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Andy is on the Specialist register of Sports and Exercise Medicine in the UK GMC 4551919 and Medical Council of Ireland 403638. He consults in person at the 14,000sqft Sports Medicine facility at The Sports Surgery Clinic in Dublin or by Digitally Consultation. He leads the world leading SSCLab Centre in Dublin

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What do Sports medicine consultant physician’s do?

What is a Consultant in Sports and Exercise Medicine Physician? This is a protected title for a Doctor (physician) with higher speciality training, after medical school and common medical or surgical training of 5 years or more then, a further 4 years in South Africa, Australia, Canada, Netherlands, UK or Ireland before awarded a CCST, Certificate of completion of Specialist Training, allowing entry onto the Specialist Register with the General Medical Council in the UK or Medical Council of Ireland in Ireland.

Sports and Exercise Medicine Consultant’s are musculoskeletal medicine specialists and diagnose and manage a huge range of conditions including neck, shoulder, back, hip  and groin knee, ankle and foot injuries including referral for medical imaging including  MRI, ultrasound examination and rehabilitation prescription or guided injection treatments. 

Sports and Exercise Medicine Consultant’s also manage concussion, fatigue, breathlessness, weight loss and blood glucose control, obesity, exercise prescription, and work with Rheumatology, Cardiology and Respiratory physicians alongside Orthopaedic surgeons.


Dr Franklyn-Miller is among the leading specialist’s in the world with over 40 research publications, with most recent publication in @BJSM_BMJ and @AJSM_SportsMed and has been team doctors previously with  @britishrowing @englandrugby @blackferns @storm, @TeamGB and @eis2win

Dr Andy Franklyn-Miller runs the unique SSCLab which uses strength, power and 3D biomechanics @vicon testing, the same technology that powers @pixar and @officialavatar movies , to understand why you have pain, and to prescribe your rehabilitation with objective targets and judge your progress.

Sports and Exercise Medicine Consultant’s use @samsung ultrasound to  examine tendon, muscle and joints, to guide injections of @arthrexmeded PRP, corticosteroid or high volume saline dependent on the goals of treatment and as part of a comprehensive SSCLab driven rehabilitation program.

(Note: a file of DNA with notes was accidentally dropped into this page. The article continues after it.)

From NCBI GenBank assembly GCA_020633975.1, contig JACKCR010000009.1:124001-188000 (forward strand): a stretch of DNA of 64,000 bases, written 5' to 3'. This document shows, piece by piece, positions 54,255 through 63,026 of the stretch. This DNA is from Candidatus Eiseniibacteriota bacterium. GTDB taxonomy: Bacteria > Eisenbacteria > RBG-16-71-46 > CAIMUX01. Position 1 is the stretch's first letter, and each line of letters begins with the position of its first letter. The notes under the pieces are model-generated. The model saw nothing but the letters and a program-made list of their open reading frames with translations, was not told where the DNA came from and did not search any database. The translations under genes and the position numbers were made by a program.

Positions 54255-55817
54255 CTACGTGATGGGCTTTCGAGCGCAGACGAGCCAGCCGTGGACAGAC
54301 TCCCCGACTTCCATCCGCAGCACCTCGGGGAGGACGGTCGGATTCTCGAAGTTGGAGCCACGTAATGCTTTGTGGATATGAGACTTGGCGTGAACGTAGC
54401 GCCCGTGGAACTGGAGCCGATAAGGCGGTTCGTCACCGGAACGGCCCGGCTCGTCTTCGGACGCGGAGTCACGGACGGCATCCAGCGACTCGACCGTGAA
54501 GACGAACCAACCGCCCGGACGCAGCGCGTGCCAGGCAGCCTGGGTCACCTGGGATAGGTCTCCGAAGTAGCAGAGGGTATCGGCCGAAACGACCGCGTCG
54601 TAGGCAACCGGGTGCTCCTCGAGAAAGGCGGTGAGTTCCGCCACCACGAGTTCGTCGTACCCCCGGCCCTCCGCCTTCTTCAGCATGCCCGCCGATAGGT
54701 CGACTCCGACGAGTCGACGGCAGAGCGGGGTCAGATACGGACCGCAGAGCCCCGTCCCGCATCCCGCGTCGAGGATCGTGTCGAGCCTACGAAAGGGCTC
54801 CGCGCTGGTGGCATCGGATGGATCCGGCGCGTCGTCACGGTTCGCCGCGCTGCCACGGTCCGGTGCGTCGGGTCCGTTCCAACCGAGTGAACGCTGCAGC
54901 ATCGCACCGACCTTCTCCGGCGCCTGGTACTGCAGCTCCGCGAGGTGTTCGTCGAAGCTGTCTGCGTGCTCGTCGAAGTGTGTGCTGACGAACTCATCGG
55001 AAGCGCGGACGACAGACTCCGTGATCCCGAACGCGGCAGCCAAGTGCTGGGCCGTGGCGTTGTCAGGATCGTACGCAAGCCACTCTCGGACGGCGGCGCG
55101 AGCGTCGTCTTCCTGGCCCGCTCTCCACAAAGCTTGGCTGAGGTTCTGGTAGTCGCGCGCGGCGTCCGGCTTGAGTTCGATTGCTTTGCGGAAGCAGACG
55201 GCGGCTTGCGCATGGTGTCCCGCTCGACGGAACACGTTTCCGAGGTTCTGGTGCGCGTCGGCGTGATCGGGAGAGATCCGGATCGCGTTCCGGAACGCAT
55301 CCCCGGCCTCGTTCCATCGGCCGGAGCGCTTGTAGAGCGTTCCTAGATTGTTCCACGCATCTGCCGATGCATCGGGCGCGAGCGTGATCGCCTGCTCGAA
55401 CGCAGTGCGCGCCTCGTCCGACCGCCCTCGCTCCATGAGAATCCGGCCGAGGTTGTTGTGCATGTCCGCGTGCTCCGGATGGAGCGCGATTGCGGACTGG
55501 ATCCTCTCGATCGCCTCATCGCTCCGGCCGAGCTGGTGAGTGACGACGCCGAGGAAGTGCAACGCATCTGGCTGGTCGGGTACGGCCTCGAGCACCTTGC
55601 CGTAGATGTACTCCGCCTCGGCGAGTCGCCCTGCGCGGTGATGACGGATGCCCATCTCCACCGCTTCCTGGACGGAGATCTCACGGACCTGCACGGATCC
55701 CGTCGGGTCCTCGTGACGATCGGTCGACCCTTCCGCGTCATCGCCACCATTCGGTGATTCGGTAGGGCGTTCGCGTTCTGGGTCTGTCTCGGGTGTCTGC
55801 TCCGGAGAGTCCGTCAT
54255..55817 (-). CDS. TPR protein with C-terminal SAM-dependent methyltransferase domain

What is the difference between an Orthopaedic surgeon and Sports Medicine Consultant?

Orthopaedic Surgeons train for a similar amount of higher specialist training how to perform common surgical operations such as managing fractures, total hip replacement, hip surgery , knee replacement, total knee replacement, shoulder reconstruction, plastic surgery, spinal surgery and maxillofacial surgery. Surgeons often specialise in just one joint of the body as surgery becomes more detailed and complex.

Sport and Exercise medicine consultants train in a broader curriculum including all joints and muscle and tendon injuries.

They also are physicians so manage cardiac rehabilitation,  fatigue, overtraining, performance sports, pitchside care, and they also are all trained in diagnostic ultrasound and can use this in clinic. They provide guided ultrasound joint injections where required and manage your recovery form diagnosis to recovery.

They refer patient directly to specialised orthopaedic surgeons, where that is required, usually in less than 10% of cases. They work with General practitoners and teams directly providing return to work, sport ad play.

What are the most common sports injuries?

Dr Andy Franklyn-Millers clinic see over 50,000 patients a year, of course the conditions vary and as a global leader he will see international patients flying to Dublin from around the world usually for consultation in athletic groin pain, sportmans hernia, osteiitis pubis, pubic bone overload, groin pain and hernia.

Anterior knee pain, knee osteoarthritis, ilitiobial band syndrome, and patellar tendinopathy are common knee conditions with meniscal tears and anterior cruciate ACL rupture  and repair.

Hip impingement, FAI, hip osteoarthritis and Cam and pincer deformities along with Ischio femoral impingement syndrome, stress fracture, Hamstring tendinopathy and sacroiliac pain are all common

Low back pain, spondylolisthesis, pars fractures, radiculopathy, disc bulges and facet joint osteoarthritis all present.

Shoulder impingement, rotator cuff pain, ACJ pain, dislocation, and instability are common shoulder conditions.

In the foot, stress fractures, plantar fasciitis, achilles tendinopathy, talar dome injury, syndesmosis or high ankle sprain, metatarsalgia, cuboid syndrome, liz frac injury and hallux valgus and plantar plate injury are common

Concussion, neck pain and whiplash are also common after falls and road traffic accident but one area of specialist expertise is the management of poor blood glucose control, pre diabetes, osteopenia, osteoporosis.

The management of sporting performance, fatigue, recovery and under performance are also specialist management of common presentations.

Should I go to a Sports Medicine doctor?

You can attend your specialist in sports medicine without a referral (if you intend to claim back your costs against private health insurance, when you pay your bill  – you may need your GP to refer you), your consultant will refer you for MRI or X ray or CT imaging or you can take a referral form to an imaging centre of your choice. They will refer you for exercise and biomechanics testing in SSCLab and possible exercise science testing from our physician assistant team of SSCLab.

You will leave with a diagnosis, an understanding of the anatomy and how your sport injury or your pain, condition or illness has happened, we will look at radiology findings and images so you have a comprehensive understanding and then develop a management plan with physical therapy and performance driven rehabilitation in SSCLab and only in few circumstances will we need to refer you for surgery.